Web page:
O Me of Little Faith

O Me of Little Faith

Churched and Other Weird Adjectives

This is release week for my friend Matthew Paul Turner‘s new book, Churched: One Kid’s Journey Toward God Despite a Holy Mess. Release week is always a big deal for a writer, because typically you’ll have finished the book months before, and since then you’ve just been sitting around and doing not much of anything, other than some advance marketing. Then, boom!, everything happens the week the book drops. You want people to blog about it. You want people to buy it on Amazon (high rankings are a must). You do in-store signings and early-morning radio interviews and blog interviews and pretty much your life is crazy for a couple of days. It’s exhausting.


MPT has been through this before, because at my count, he’s written nearly six kajillion books. Churched is his first hardback, though, and it’s gotten some seriously good publicity, and it’s the kind of book that vaults you into version 2.0 of your writing career. I’m excited for him. (In fact, I liked Churched enough to endorse it.)

Churched is a warm, funny memoir about Matthew’s experiences growing up in an extremely fundamentalist church. I know a bit of his story — my background wasn’t as extreme as his, but both of us have sort of ended up in the same place spiritually — and what impresses me about him is that he’s able to treat the fundie garbage in his past with such grace. Churched is not a mean-spirited book at all, but it could have been. And in the hands of most other writers, it would have been. I appreciate Matthew’s gift at that kind of merciful introspection, and it’s worth reading just for the chance to see someone refuse to be defined by his past, and learn to grow beyond that past without getting angry or bitter.


What I also appreciate about Churched is its title. “Churched” is perfect. It’s a noun turned into an adjective! Not sure who came up with it, but since getting the advanced copy I can’t stop thinking of other descriptive location-based adjectives that would make good book titles. This is because I’m a strange person. But anyway, here’s my list:

+ Starbucked: One Woman’s Search for Coffee Despite All the Other Products In Her Way

+ Garaged: One Man’s Epic Quest to Install a New Alternator on His Plymouth Voyager


+ Outbacked: How I Tried, and Failed, to Eat an Entire Bloomin’ Onion

+ Porta-Pottied: One Woman’s Traumatic Weekend Locked Inside a Portable Toilet, and How Everything Eventually Came Out All Right

+ Malled: One Man’s Quest to Buy His Wife a Gift She Won’t Return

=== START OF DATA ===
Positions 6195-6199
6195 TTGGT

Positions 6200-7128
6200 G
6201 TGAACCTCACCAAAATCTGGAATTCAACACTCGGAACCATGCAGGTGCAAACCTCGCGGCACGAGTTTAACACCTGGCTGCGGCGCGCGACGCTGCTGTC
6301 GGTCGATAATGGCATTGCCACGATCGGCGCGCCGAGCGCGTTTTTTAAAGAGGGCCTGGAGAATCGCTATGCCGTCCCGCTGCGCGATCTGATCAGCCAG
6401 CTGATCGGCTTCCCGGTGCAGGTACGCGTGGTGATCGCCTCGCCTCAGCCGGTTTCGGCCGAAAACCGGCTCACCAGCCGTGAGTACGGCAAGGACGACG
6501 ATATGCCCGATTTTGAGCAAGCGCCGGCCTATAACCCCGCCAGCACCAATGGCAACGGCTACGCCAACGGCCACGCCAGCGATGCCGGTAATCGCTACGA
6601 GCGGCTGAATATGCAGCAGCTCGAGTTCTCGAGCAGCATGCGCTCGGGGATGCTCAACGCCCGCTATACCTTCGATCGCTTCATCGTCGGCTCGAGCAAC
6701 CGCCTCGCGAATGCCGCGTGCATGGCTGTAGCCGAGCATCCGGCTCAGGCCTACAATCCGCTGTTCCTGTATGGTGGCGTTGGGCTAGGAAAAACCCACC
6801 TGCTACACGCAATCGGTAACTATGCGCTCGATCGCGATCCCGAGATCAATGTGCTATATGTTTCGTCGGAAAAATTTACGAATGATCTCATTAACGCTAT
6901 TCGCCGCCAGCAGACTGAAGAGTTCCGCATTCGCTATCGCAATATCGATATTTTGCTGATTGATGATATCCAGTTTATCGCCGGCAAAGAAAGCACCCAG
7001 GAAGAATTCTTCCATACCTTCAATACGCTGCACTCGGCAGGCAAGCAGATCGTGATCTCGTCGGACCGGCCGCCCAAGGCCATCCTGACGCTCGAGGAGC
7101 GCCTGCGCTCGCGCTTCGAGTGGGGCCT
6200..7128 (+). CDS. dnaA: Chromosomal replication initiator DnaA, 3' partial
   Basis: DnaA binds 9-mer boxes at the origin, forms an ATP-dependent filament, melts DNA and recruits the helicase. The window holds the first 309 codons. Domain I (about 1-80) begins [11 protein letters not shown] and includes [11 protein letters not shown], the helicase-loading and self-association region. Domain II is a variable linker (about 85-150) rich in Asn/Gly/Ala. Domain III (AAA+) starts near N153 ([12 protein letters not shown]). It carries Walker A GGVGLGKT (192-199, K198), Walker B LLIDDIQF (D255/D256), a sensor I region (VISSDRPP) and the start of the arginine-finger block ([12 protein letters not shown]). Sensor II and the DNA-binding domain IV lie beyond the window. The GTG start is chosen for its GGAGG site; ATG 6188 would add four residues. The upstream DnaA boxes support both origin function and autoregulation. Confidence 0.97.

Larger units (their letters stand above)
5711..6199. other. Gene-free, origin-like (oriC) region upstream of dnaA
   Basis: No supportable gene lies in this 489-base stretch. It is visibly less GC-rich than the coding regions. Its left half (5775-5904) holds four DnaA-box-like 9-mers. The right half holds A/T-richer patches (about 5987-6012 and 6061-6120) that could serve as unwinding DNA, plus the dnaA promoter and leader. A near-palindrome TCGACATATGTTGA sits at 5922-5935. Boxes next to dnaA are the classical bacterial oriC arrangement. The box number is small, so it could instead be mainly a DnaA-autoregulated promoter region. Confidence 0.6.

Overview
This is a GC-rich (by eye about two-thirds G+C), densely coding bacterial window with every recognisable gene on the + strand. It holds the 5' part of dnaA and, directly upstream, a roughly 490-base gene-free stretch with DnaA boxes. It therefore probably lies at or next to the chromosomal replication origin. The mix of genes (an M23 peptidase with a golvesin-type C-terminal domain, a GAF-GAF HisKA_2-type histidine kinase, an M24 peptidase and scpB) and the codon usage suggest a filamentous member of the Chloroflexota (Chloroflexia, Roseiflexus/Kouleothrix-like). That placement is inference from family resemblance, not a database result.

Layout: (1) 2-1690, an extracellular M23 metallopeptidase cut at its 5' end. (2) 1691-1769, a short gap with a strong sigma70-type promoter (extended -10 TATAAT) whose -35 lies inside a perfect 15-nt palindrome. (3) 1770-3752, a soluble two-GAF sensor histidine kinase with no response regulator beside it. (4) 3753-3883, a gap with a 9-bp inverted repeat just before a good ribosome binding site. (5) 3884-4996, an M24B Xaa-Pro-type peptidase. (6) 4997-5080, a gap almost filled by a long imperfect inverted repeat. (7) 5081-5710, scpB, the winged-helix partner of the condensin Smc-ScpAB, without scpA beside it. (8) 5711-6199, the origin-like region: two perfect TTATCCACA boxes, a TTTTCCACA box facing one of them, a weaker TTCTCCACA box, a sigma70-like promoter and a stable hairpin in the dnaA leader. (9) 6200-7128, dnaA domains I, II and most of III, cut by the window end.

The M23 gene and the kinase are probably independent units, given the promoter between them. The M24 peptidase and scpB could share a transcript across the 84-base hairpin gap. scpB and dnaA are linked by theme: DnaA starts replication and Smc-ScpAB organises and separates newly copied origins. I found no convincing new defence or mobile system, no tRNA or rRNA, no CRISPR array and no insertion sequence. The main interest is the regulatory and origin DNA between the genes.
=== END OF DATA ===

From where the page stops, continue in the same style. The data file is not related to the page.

+ Targeted: A Tale of Love, Lust, and Hilarity Inside America’s Hippest Discount Store

+ Vaticanned: A Plucky Nun’s Dramatic Ascent and Downfall in the World’s Last Bastion of Masculinity

Contest! Post your own fake book titles using location-based nounjectives in the comments. The best one gets a free copy of Pocket Guide to the Bible. Signed by me.

Stay tuned next week for an interview with Matthew Paul Turner about humor and the church.

Comments read comments(9)
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posted October 10, 2008 at 9:38 am

Schooled: How this one kid owned me on the basketball court at my elementary school where I learned to spell.

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Angela Hart

posted October 10, 2008 at 10:42 am

Here’s a few:McCained: the story of a cerebral white female who’s liberal rhetoric for change did an about-face when the maverick in her started to spread its wings.Chevroned: How being screwed at the pump fostered my addiction to laughing gas and ultimately my stumble towards grace.

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posted October 10, 2008 at 12:18 pm

Foxed: One man’s journey to find fair and balanced news despite FOX News

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posted October 10, 2008 at 6:13 pm

McD’d – In a World of Side Salads and Grilled Chicken Snack Wraps, One Man Will Fight For His Right to Party Like a Big Mac.

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posted October 12, 2008 at 7:26 am

FaceSpaced: “…or how I escaped the net using only a iPhone, a real person and a really big hammer…

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posted October 12, 2008 at 3:30 pm

Sheoled: Where burning desire to know God meets burning piles of ancient garbage.

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posted November 7, 2008 at 10:03 am

um…tachnically wouldn’t these all be adverbs…yea…

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posted November 7, 2008 at 10:04 am

technically I mean

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Jason Boyett

posted November 7, 2008 at 10:14 am

@Anonymous:Actually, no. Whether you’re looking at it technically or tachnically, these are adjectives, because they modify a noun. Matthew Paul Turner is CHURCHED. (“churched” modifies the subject, MPT)An adverb modifies a verb or a clause or an adjective, i.e. Matthew Paul Turner is SERIOUSLY churched. (“seriously” modifies the adjective “churched”)Grammar lesson over. Take note, anonymous grammar police: I win.

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